Honest Media


Not as opposed to a free media, but in addition to being a free media, what is also extremely important is giving substance to the idea of an honest media. Of course we are aware we skate on very thin ice, by necessity, when we even place a foot in the realm of the abstract. “Honesty” for instance is heavily nuanced, as the stage explorations of Norwegian dramatist Henrik Ibsen touchingly and convincingly bring out. To take a very obvious example, can a white lie be a show of lack of honesty. So very often, we find people confusing a white lie to mean a blatant and deliberate lie. It is indeed blatant, so is it deliberate as well, but the question is, is it really a lie in the sense that we know a lie to be? Consider this perfect example of a white lie. Suppose a doctor were to tell her terminally ill patient that there is nothing seriously wrong with him and he can recover, can the doctor be called a liar? By definition yes, for she did not tell the truth, but the reason that she shielded her patient from the cruelty of the truth is obviously for the cause of a deeper truth – the wellbeing of the patient even in his last hours. The untruth of the white lie may in this sense be actually noble, and in a spiritual way, show a fidelity not to hard facts but to a realm beyond. So very often, honesty and dishonesty are not so obvious, but are deeply buried below multiple nuances of a complex subject. Sincere introspections and indeed discourses must have to be about digging out these nuances and then reassessing our situations with them as the backdrop. It is also against this backdrop that our sense of right and wrong, or call it conscience if you will, must be placed.
But the problem is, when your house is on fire, there is hardly any likelihood that you will have time to think of anything else but the fire. And so, the chief concern of the Manipur media today is media freedom from external pressures. There is hardly the leisure as yet to think beyond this and to begin touching the nuances of abstract but essential subjects as honesty etc. Much like what Prof. Charles Douglas Lummis, in his lectures in Imphal last year, and some of his writings and lectures available on the internet, implied of the question of rule of law. Things are so chaotically bad in Manipur today that just the return of the rule of law can do it wonders as a first step. But this first step can hardly be the last, for the rule of law too can become extremely oppressive. As for instance, to take an example which nobody in Manipur would miss, the Armed Forces Special Powers Act, AFSPA, is an instrument of the rule of law. Hence, in any consideration of rightness and wrongness, there is the need ultimately to realize there is something beyond even the rule of law. The rule of law ultimately has to be built on the foundation of certain innate and universal qualities of the individual, such as “the innate resistance in a man to kill another man”, in Prof. Lummis’ own words. “Radical citizenship” and “radical democracy” would then be for the civil society to provide the foil to ensure the rule of law does not stray from these universal qualities.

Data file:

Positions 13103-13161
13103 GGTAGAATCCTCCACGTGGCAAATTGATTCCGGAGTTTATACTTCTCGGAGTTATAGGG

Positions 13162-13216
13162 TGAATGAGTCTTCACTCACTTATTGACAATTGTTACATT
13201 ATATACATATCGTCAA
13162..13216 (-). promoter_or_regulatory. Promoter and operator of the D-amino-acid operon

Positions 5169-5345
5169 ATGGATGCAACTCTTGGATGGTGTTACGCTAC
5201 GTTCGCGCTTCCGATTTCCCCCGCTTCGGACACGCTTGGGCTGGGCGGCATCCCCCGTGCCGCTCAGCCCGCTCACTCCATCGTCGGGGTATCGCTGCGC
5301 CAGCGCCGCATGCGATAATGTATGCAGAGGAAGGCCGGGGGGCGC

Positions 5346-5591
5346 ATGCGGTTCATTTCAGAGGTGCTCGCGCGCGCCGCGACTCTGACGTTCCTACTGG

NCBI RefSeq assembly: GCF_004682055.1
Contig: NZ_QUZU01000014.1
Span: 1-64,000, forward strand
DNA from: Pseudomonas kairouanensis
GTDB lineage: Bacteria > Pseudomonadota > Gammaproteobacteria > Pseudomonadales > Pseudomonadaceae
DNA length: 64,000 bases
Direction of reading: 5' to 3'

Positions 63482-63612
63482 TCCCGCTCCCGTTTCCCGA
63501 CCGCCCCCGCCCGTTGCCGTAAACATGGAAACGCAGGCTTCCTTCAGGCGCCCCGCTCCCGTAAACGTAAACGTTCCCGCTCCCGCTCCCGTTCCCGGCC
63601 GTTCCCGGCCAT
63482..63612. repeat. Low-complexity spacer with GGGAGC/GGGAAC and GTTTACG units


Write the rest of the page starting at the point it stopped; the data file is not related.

The Manipur media too must then first ensure that its basic editorial freedoms are guaranteed. It must continue to resist and challenge all oppressive pressures to control its editorial discretions, be it from the underground establishment or from the government authorities. It must also be brave enough to acknowledge that while there is a tendency over the years for the government to relax its controls, sometimes to the extent of promoting anarchy, it is the diktats from underground organizations and their fronts, which have been the source of most media fetters. This too, we must add, is easing up. Once these overt threats are overcome, it must begin the soul search for the nuances of the qualities that concern us most, and which we have always taken so much for granted. These would include, as we have briefly touched upon earlier, honesty, but also freedom for instance. For beyond freedom from physical threats to personal wellbeing, this concept too is extremely nuanced. As a footnote it must be said, in digging out these nuances, there can be no medium better than the arts, as men like Ibsen have demonstrated. Who says the arts have ceased to be relevant to modern life no more than their ornamental value?


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